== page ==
The influence of varying inspired fractions of O 2 and CO 2 on the development of involuntary breathing movements during maximal apnoea

Toni Breskovic, Mihajlo Lojpur, Petra Zubin Maslov, Troy J. Cross, Jasenka Kraljevic, Marko Ljubkovic, Jasna Marinovic, Vladimir Ivancev, Bruce D. Johnson, Zeljko Dujic

Research output: Contribution to journalArticlepeer-review

11 Scopus citations


The growing urge to breathe that occurs during breath-holding results in development of involuntary breathing movements (IBMs). The present study determined whether IBMs are initiated at critical levels of hypercapnia and/or hypoxia during maximal apnoea. Arterial blood gasses at the onset of IBM were monitored during maximal voluntary breath-holds. Eleven healthy men performed breath holds after breathing air, hyperoxic-normocapnia, hypoxic-normocapnia, and normoxic-hypercapnia. Pre-breathing of the gas mixtures facilitated the IBM onset, reducing the time-to-onset for ∼46% (hyperoxic condition) and for ∼80% (hypoxic condition) compared to the normoxic air breathing time. A strong correlation (R=0.83, P=0.002) between arterial partial pressure of CO 2 (PaCO2) at IBM onset after pre-breathing hyperoxic and hypercapnic gas mixtures was observed, suggesting the existence of a possible IBM PaCO2 threshold level of ∼6.5±0.5kPa. No clear "threshold" was observed for partial pressure of arterial O 2 (PaO2). However, we observed that IBM onset was influenced, in part, by an interaction between PaO2 and PaCO2 levels during maximal apnoea. This study demonstrated the complex interaction between arterial blood-gases and the physiological response to maximal breath holding.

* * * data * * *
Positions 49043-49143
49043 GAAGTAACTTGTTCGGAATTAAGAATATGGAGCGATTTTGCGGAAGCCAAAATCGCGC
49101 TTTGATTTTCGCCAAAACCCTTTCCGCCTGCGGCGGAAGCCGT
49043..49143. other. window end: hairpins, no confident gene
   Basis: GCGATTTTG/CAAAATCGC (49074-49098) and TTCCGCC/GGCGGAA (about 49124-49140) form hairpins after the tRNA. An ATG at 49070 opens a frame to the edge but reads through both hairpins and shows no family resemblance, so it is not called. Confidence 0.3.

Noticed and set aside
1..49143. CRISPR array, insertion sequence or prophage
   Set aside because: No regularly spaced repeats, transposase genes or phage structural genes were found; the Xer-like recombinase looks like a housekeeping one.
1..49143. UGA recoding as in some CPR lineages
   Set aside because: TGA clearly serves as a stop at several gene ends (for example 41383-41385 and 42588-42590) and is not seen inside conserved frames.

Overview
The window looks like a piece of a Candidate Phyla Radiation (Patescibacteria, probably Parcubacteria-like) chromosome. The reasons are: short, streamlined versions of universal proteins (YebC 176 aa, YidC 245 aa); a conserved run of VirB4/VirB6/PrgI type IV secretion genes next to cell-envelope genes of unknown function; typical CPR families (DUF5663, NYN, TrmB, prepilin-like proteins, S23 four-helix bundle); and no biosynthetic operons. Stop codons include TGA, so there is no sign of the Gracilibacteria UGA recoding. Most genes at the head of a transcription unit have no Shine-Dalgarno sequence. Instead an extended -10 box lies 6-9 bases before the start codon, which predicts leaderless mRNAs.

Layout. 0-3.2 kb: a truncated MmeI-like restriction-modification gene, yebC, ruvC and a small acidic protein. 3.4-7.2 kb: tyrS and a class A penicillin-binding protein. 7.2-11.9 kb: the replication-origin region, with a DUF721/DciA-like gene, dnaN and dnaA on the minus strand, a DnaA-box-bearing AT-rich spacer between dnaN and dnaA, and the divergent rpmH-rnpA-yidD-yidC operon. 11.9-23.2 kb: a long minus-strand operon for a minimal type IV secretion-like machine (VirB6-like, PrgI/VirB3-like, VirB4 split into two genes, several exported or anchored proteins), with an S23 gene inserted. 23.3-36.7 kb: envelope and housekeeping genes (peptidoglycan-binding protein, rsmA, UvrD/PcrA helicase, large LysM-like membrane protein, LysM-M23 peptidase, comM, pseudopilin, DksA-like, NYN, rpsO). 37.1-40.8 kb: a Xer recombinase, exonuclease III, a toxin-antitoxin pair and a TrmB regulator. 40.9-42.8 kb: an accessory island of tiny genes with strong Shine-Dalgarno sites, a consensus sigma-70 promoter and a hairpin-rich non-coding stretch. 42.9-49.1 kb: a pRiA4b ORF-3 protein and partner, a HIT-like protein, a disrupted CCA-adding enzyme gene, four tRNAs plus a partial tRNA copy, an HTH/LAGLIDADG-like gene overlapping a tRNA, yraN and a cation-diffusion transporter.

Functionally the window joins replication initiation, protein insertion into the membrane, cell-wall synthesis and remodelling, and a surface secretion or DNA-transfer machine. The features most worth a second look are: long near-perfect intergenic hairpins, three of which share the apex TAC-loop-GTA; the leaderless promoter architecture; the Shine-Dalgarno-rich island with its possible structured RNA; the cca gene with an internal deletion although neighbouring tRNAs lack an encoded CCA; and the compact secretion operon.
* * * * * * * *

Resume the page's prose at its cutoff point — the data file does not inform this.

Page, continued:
Original languageEnglish (US)
Pages (from-to)228-233
Number of pages6
JournalRespiratory Physiology and Neurobiology
Issue number2
StatePublished - Apr 30 2012


  • Apnoea
  • Diaphragm
  • Respiratory muscles
  • Ventilatory control

ASJC Scopus subject areas

  • Neuroscience(all)
  • Physiology
  • Pulmonary and Respiratory Medicine

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